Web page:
(process.getErrorStream()));
// read the output from the command
System.out.println("Here is the standard output of the command:\n");
while ((s = stdInput.readLine()) != null)
{
System.out.println(s);
}
// read any errors from the attempted command
System.out.println("Here is the standard error of the command (if any):\n");
while((s = stdError.readLine()) != null)
{
System.out.println(s);
}
}

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}

Output:

Pinging 127.0.0.1 with 32 bytes of data:


Reply from 127.0.0.1: bytes=32 time<1ms TTL=128
Reply from 127.0.0.1: bytes=32 time<1ms TTL=128
1
Reply from 127.0.0.1: bytes=32 time<1ms TTL=128
Reply from 127.0.0.1: bytes=32 time<1ms TTL=128

Ping statistics for 127.0.0.1:


Packets: Sent = 4, Received = 4, Lost = 0 (0% loss),
Approximate round trip times in milli-seconds:
Minimum = 0ms, Maximum = 0ms, Average = 0ms

Result:
Thus the program was implementing to simulating ping and traceroute commands.

16
Ex. No. 5 Creating A Socket For HTTP For Web Page Upload And
Download
Date:

Aim:
To write a java program for socket for HTTP for web page upload and download.

Algorithm:
1. Start the program.
2. Get the frame size from the user
3. To create the frame based on the user request.
4. To send frames to server from the client side.
5. If your frames reach the server it will send ACK signal to client otherwise it will send
NACK signal to client.
6. Stop the program

Program:

Server:

import java.net.*;
import java.io.*;
import java.awt.image.*;
import javax.imageio.*;
import javax.swing.*;
class Server
{
public static void main(String args[]) throws Exception
{
ServerSocket server=null;
Socket socket;
server=new ServerSocket(4000);
System.out.println("Server Waiting for image");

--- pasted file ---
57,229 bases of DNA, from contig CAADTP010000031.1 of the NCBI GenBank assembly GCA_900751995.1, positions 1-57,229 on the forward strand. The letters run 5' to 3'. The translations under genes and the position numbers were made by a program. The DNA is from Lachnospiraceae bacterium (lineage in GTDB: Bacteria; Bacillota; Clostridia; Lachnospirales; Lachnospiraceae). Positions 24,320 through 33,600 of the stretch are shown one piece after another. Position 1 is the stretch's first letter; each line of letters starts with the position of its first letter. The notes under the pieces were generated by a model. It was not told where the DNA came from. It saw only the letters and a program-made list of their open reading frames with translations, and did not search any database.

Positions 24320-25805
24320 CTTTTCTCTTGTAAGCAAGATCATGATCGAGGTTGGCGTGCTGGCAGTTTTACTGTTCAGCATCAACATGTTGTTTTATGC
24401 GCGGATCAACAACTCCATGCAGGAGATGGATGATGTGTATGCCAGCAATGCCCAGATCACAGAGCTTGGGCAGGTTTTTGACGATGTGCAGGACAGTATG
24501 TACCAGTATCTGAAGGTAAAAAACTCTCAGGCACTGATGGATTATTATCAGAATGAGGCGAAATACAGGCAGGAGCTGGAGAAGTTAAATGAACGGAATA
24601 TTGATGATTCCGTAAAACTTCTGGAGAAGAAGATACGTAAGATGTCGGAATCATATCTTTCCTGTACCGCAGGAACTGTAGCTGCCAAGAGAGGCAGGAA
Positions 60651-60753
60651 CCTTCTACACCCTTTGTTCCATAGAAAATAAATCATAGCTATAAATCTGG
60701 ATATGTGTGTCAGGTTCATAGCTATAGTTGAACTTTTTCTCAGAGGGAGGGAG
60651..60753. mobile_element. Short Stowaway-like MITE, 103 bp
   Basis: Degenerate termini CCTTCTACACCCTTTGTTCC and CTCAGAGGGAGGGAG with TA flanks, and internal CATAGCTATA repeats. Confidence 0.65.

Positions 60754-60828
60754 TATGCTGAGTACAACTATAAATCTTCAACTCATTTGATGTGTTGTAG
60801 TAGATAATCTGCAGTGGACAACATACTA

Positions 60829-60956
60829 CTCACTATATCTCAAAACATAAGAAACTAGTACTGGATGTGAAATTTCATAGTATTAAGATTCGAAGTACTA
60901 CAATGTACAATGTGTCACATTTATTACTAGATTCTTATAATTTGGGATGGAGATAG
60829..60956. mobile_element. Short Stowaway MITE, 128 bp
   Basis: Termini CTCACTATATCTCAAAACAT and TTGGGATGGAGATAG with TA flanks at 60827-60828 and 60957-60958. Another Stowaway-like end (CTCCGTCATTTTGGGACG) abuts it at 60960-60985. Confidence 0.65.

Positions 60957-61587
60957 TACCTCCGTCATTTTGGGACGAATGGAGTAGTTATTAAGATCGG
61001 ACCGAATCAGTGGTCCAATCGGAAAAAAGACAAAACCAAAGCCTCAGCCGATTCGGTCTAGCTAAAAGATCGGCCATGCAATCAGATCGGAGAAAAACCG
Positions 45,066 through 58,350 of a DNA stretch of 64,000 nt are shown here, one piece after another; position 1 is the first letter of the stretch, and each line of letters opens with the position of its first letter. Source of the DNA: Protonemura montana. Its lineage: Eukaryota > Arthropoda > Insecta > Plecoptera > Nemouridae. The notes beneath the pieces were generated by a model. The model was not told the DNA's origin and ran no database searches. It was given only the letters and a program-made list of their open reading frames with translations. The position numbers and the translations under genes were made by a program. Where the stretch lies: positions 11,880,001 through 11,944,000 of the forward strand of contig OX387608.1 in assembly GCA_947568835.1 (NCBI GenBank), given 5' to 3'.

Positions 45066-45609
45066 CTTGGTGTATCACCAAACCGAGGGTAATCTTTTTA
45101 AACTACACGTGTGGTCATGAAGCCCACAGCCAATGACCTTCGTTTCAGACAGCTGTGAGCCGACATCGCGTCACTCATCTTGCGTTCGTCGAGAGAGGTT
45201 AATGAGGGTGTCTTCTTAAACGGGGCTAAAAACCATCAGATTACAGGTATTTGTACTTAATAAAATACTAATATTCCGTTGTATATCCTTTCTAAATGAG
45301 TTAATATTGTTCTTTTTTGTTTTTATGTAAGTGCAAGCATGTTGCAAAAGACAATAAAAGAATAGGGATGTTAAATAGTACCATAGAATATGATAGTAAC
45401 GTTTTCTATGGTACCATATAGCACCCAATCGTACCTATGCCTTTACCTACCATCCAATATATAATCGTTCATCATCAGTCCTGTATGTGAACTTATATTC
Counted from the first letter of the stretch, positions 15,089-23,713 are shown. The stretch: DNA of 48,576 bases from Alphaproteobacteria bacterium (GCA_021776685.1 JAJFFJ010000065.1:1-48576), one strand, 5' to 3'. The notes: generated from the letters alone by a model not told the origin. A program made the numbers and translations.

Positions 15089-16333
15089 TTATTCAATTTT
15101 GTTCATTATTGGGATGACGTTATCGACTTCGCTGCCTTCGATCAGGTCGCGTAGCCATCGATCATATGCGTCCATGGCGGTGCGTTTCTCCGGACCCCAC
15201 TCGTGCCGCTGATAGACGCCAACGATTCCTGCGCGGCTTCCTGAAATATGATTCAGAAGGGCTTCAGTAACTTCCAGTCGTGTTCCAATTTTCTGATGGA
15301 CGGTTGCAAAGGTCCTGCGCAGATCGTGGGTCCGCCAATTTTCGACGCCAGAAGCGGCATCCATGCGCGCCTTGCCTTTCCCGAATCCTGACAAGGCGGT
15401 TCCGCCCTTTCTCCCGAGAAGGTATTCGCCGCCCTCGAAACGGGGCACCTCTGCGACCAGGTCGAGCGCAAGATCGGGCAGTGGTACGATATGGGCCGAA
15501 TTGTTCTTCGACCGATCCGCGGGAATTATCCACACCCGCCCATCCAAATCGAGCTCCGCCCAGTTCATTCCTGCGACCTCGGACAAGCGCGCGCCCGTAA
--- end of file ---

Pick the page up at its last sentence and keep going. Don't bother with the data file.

socket=server.accept();
System.out.println("Client connected.");
InputStream in = socket.getInputStream();
DataInputStream dis = new DataInputStream(in);
int len = dis.readInt();
System.out.println("Image Size: " + len/1024 + "KB");
byte[] data = new byte[len];
dis.readFully(data);
dis.close();
in.close();
InputStream ian = new ByteArrayInputStream(data);
BufferedImage bImage = ImageIO.read(ian);

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JFrame f = new JFrame("Server");
ImageIcon icon = new ImageIcon(bImage);
JLabel l = new JLabel();
l.setIcon(icon);
f.add(l);
f.pack();
f.setVisible(true);
}
}

Client:

import javax.swing.*;
import java.net.*;
import java.awt.image.*;
import javax.imageio.*;
import java.io.*;
import java.awt.image.BufferedImage;
import java.io.ByteArrayOutputStream;
import java.io.File;
import java.io.IOException;
import javax.imageio.ImageIO;
public class Client
{
public static void main(String args[]) throws Exception
{
Socket soc;
BufferedImage img = null;
soc=new Socket("localhost",4000);
System.out.println("Client is running. ");
try
{
System.out.println("Reading image from disk. ");
img = ImageIO.read(new File("digital_image_processing.jpg"));
ByteArrayOutputStream baos = new ByteArrayOutputStream();
ImageIO.write(img, "jpg", baos);
baos.flush();
byte[] bytes = baos.toByteArray();
baos.close();
System.out.println("Sending image to server. ");
OutputStream out = soc.getOutputStream();
DataOutputStream dos = new DataOutputStream(out);
dos.writeInt(bytes.length);
dos.write(bytes, 0, bytes.length);
System.out.println("Image sent to server. ");
dos.close();

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out.close();
}
catch (Exception e)
{
System.out.println("Exception: " + e.getMessage());
soc.close();
}
soc.close();
}
}

Output

When you run the client code, following output screen would appear on client side.

Result:

Thus the program was implementing to socket for HTTP for web page upload and
download.

19
Ex. No. 6 RPC (Remote Procedure Call)
Date:

Aim: